Submit Simultaneously (As Long As It’s Okay with the Agents). Submitting to agents is a number’s game. It’s not practical to give one agent two-to-four months at a time to read your book. I was actually doing this, and it tied up the submission process for over a year. It is okay to submit simultaneously unless otherwise noted in the agent’s or agency’s guideline (check both just to be sure). If it is noted, respect it. You don’t want to get multiple offers to represent you if you can avoid it. This is a business where many agents have lunch together, and you don’t want any hurt feelings early on. But by the same token, you shouldn’t be expected to take five years querying 20-50 agents one at a time.

A “No” is Better Than No Answer At All. You will get rejected. While it’s disappointing, I’ve found the biggest frustrations are the agents who never reply at all. I keep a list of when I submitted to an agent and when they reply. And I have to be honest – I like the agents who reply, especially in a timely manner, even if it is with a courteous rejection. I know they at least read my query letter. I don’t take it personally – I might not be writing what they are looking for, or my writing skills might not be up to their standards yet. Whatever the reason, I’m going to submit to them again, because I respect their professionalism with regards to my submission. I can’t say the same about the agents who never respond at all.

Do Your Due Diligence. Make sure you do your homework if you get an offer of representation. This is going to be tough for someone as anti-confrontational as me, but it has to be done. First, check Preditors & Editors for any red-flags on your agent’s practices. If you can, reach out to current and previous clients to see what their experience with this agent was like. The industry is a business like anything else. Just because an agent and writer parted ways doesn’t mean there’s something wrong, but speak with the writer just to be sure. Sometimes personalities don’t mesh, which is why it’s good to interview the agent thoroughly to ensure their vision of your book lines up with your own.

So that’s what my gameplan is so far. What about the rest of you? What are your tips for finding representation in the writing landscape?


Beware the Entertainment Trap

The problem isn’t sound byte-length attention spans. It’s not even a matter of people constantly demanding to be entertained. The real issue is that . . . for the first time in history . . . we have the means to keep ourselves entertained 24/7. Boredom – outside of the work variety – is rapidly becoming a thing of the past.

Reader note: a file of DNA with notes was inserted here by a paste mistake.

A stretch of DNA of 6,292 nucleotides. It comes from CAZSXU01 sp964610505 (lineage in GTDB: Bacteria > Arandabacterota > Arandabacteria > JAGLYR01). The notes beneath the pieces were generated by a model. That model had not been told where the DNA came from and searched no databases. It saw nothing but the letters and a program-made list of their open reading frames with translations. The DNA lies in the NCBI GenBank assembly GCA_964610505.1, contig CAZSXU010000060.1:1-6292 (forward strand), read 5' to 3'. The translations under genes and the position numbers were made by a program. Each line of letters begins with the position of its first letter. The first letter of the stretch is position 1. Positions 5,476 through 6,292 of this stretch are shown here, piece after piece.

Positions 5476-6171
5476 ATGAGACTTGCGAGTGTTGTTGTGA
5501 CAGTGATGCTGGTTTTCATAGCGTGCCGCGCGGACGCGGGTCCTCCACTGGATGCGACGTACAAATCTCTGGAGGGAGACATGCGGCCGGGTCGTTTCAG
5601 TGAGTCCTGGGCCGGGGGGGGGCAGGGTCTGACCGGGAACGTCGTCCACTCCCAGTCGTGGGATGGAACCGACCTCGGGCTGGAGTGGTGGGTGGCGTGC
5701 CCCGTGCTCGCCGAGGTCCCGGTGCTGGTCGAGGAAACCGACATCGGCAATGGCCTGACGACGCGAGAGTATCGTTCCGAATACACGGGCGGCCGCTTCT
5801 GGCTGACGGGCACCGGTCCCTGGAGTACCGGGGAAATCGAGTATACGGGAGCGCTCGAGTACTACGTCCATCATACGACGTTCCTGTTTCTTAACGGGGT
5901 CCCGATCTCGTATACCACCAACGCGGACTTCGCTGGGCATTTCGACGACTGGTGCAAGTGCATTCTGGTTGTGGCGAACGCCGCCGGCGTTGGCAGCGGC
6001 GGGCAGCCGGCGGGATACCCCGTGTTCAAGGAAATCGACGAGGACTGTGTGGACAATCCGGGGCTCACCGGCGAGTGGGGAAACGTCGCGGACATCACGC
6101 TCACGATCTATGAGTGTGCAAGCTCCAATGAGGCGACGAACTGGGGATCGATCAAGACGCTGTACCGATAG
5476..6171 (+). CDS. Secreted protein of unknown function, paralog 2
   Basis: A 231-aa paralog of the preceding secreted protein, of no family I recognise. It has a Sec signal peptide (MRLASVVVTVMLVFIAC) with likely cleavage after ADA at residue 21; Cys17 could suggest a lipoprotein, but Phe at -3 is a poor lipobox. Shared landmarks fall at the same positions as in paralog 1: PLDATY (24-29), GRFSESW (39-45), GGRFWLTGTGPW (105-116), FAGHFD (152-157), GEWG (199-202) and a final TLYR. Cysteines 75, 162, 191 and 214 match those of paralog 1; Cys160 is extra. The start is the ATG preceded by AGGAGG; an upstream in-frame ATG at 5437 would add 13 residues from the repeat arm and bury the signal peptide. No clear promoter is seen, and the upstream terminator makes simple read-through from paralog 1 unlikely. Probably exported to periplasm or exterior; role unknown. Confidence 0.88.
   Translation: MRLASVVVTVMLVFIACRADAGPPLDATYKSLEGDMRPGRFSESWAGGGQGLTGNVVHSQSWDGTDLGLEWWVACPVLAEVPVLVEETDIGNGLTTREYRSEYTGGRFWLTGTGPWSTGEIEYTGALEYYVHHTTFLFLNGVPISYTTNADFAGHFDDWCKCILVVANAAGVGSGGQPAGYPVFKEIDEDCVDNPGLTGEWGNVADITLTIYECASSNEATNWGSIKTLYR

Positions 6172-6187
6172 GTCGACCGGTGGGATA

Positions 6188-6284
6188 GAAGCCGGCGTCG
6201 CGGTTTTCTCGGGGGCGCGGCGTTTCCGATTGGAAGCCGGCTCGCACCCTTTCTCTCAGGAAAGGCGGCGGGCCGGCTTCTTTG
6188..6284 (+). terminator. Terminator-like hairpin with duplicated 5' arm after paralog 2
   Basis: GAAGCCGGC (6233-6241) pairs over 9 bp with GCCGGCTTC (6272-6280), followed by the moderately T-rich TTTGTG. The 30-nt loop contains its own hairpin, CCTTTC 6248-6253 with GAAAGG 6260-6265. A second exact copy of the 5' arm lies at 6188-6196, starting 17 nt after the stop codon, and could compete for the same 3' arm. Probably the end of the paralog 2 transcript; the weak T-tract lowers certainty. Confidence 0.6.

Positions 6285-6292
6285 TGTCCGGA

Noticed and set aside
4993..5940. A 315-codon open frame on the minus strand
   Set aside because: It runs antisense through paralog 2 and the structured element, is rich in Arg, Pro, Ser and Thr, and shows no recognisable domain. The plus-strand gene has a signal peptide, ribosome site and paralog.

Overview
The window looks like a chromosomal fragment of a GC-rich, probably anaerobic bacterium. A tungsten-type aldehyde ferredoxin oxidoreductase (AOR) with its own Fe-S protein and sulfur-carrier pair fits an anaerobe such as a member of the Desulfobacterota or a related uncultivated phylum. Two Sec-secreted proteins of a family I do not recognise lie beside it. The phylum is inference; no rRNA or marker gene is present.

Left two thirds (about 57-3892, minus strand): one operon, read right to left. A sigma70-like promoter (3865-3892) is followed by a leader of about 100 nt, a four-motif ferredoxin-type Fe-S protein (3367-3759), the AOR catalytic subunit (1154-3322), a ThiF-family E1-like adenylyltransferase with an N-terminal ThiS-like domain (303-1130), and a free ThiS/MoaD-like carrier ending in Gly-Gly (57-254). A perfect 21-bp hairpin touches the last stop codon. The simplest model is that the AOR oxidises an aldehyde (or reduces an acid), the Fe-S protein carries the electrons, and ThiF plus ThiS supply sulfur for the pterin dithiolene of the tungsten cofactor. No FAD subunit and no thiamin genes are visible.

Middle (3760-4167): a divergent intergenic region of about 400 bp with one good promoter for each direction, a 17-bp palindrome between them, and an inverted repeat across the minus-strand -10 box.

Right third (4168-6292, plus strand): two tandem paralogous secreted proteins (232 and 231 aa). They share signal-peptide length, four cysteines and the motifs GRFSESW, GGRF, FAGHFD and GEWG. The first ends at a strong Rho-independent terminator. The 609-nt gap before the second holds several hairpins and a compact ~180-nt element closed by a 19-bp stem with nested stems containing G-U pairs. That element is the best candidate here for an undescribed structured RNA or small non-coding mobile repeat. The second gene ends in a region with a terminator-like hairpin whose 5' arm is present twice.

And this overabundance of entertainment can devour your writing time whole.

But it’s not just the social media triple threat of Twitter, Facebook and Instagram. There’s also tons of streaming content out there as well on services like Netflix, Hulu and Amazon Prime. Television is clogged with twenty-four hours of just about anything you could want from sports and food to shopping and home innovation. And lest we forget, there’s also video games on everything from your Xbox to your iPhone with games that can last anywhere from a few minutes to a couple years, depending on the MMO.

Not only do we have more entertainment than we know what to do with, but we’ve also got a fandom expectation to watch, play and consume it all. Without some guidelines, your binge-watching will soar while your word-count will plummet.

First off, prioritize. Despite what your teachers might have told you, none of this stuff is actually bad. Movies are an excellent source of inspiration. TV shows can provide engaging examples of serialized characterization and plot development. Video games can stimulate the problem-solving part of the brain while allowing us to step into the shoes of another character. But you still have to ask yourself what is more important – consuming art or creating it? Your answer will define how much time you set aside for one of the other. And lest we forget, there are other priorities in the mix as well – such as spending time with family, going to the gym and office time. No one person’s list will look the same, but you need to make sure writing and entertain inhabit definite place on the chart.

Secondly, in the words of Tom Haverford, treat yourself. Have you finished a project? What about that article you’ve been slaving on for a weeks? Or that novel you’ve been pulling your hair out for months? It’s okay to take a break and watch a movie, binge on a TV show or play through a video game. But don’t put aside writing altogether – instead put it in the background by focusing on writing prompts, research and maybe light revision while you give your brain break.

Lastly, understand that balancing the two can be more valuable than picking one or the other. Burnout is real (especially during this NaNoWriMo month). Trying to “go” all the time with your writing at the same high pace can be just as counter-productive as switching from project to project without finishing anything. We need mental and emotional refreshment every bit as much as we do physical rejuvenation, and sometimes the prior can be a mouse click away. Don’t overdo it though. I try to watch a limited number of TV shows – between five to seven – and sometimes I’ll only watch them one day of the week. Doing so keeps me energized without falling behind on my writing.

Like I said before, everyone’s list is going to look different. Maybe this is a hobby to you or maybe this is a lifelong dream. But wherever writing falls on the list, you need to strike a balance with your entertainment intake or your word count will surely suffer.